Grace's Guide is the leading source of historical information on industry and manufacturing in Britain. This web publication contains 145,005 pages of information and 230,628 images on early companies, their products and the people who designed and built them.
The Warrington and Newton Railway was an early railway company in England. It's object was to join Warrington terminus just North of the town centre, to the Liverpool and Manchester Railway at what was then Newton-le-Willows (now Earlestown). It was sanctioned by 10 Geo. IV., c, 37, 1829, and was opened on July 25th, 1831, The line, only 4 1/2 miles long, was destined to form a very important part of the English railway system as it became the northern end of the Grand Junction Railway. 
1838 After seven years the railway was absorbed into the new Grand Junction Railway, to form part of the route from Birmingham to Liverpool and Manchester. A new line was built on the present route around the West side of Warrington, and a new station was built slightly to the North of today's Bank Quay station.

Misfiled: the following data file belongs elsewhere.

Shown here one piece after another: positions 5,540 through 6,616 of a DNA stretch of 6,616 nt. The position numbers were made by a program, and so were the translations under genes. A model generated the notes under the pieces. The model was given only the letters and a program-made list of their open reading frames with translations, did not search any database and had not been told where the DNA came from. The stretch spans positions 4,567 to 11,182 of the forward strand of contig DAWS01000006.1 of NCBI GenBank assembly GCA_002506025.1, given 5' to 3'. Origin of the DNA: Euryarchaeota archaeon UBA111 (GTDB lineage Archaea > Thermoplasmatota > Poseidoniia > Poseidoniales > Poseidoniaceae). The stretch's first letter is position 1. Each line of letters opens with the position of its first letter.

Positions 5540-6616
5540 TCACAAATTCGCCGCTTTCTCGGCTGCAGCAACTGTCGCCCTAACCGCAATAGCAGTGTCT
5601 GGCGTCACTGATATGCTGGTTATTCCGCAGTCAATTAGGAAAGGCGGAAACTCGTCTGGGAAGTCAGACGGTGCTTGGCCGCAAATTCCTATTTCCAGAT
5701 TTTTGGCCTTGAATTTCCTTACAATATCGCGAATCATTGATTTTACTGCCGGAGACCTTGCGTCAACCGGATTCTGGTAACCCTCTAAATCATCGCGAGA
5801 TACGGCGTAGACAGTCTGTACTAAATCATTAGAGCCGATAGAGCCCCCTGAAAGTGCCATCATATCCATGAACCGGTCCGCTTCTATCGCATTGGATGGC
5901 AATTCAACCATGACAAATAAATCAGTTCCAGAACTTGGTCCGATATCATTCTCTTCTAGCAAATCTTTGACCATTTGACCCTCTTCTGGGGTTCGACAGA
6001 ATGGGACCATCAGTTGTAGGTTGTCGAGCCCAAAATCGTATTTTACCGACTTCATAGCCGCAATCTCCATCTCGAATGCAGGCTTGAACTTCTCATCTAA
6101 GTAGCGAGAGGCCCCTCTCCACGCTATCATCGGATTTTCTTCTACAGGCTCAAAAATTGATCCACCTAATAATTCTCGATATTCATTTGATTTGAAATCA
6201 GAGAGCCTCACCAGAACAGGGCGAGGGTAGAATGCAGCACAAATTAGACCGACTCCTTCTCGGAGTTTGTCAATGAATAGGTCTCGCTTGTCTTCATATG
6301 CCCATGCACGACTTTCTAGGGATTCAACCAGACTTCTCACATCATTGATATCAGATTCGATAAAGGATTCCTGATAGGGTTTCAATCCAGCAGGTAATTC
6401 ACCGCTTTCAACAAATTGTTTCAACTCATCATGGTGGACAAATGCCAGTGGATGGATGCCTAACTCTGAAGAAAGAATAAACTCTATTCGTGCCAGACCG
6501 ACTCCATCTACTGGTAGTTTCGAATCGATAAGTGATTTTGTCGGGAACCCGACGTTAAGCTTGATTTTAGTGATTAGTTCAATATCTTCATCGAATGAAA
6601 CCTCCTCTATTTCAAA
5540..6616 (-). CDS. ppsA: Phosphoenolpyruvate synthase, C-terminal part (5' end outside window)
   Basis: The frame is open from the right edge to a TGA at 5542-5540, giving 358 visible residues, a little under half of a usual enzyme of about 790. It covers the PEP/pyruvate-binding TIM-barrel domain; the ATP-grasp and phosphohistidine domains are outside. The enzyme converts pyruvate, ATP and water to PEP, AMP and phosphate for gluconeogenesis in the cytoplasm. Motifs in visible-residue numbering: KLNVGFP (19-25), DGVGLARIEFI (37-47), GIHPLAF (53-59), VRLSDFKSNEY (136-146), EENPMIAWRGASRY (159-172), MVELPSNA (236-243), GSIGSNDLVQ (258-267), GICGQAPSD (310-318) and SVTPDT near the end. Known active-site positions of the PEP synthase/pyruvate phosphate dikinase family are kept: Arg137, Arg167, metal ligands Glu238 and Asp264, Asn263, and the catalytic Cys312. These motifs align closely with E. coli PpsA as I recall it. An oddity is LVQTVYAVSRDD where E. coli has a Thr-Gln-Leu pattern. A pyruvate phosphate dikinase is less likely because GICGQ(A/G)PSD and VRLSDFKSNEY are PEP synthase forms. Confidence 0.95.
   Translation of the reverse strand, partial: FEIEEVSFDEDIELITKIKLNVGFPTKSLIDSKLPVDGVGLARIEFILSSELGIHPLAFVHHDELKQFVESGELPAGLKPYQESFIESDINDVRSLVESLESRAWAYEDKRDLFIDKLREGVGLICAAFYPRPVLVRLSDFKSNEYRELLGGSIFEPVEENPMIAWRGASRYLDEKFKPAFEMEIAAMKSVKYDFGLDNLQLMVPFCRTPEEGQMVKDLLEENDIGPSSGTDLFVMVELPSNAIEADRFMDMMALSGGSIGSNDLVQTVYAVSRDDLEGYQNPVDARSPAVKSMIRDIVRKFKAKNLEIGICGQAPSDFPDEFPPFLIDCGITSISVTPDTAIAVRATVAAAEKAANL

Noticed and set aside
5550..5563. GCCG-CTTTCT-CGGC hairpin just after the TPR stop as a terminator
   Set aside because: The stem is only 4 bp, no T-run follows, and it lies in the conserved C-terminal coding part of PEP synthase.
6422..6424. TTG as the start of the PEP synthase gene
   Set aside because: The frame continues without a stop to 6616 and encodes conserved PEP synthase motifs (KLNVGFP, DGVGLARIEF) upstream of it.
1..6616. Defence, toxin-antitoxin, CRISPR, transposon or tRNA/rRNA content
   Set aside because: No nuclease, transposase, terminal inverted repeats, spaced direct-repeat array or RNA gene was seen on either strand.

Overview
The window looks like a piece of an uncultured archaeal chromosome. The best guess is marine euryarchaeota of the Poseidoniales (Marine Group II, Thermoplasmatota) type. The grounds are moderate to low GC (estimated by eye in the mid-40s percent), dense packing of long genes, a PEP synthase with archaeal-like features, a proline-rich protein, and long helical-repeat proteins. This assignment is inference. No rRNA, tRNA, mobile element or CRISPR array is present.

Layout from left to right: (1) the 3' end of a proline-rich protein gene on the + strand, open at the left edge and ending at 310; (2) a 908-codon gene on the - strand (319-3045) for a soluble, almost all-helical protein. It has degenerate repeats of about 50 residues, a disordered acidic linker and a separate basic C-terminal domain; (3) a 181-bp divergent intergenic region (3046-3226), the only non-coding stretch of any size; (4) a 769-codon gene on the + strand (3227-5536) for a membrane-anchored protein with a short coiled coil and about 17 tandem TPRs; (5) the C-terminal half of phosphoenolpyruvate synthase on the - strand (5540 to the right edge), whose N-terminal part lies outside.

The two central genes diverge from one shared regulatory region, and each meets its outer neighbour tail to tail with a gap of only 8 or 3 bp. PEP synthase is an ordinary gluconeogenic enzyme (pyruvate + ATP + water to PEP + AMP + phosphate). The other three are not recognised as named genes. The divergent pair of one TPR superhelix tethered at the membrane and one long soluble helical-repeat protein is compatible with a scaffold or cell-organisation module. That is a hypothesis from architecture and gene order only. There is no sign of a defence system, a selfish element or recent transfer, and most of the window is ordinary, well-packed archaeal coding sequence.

The central 2.5 mile stretch of the original line between Bewsey and Winwick Junction (since expanded to four tracks wide) now forms part of today's West Coast Main Line, therefore representing the very first part of the London to Glasgow route to be constructed.
The southernmost stub of the line survived for over a century as sidings serving a brewery, cable factory and steel mill, and the original station was used as a coal depot. Although both are now gone, the station building still exists as the 'Three Pigeons' hotel on the corner of Tanners Lane and Dallam Lane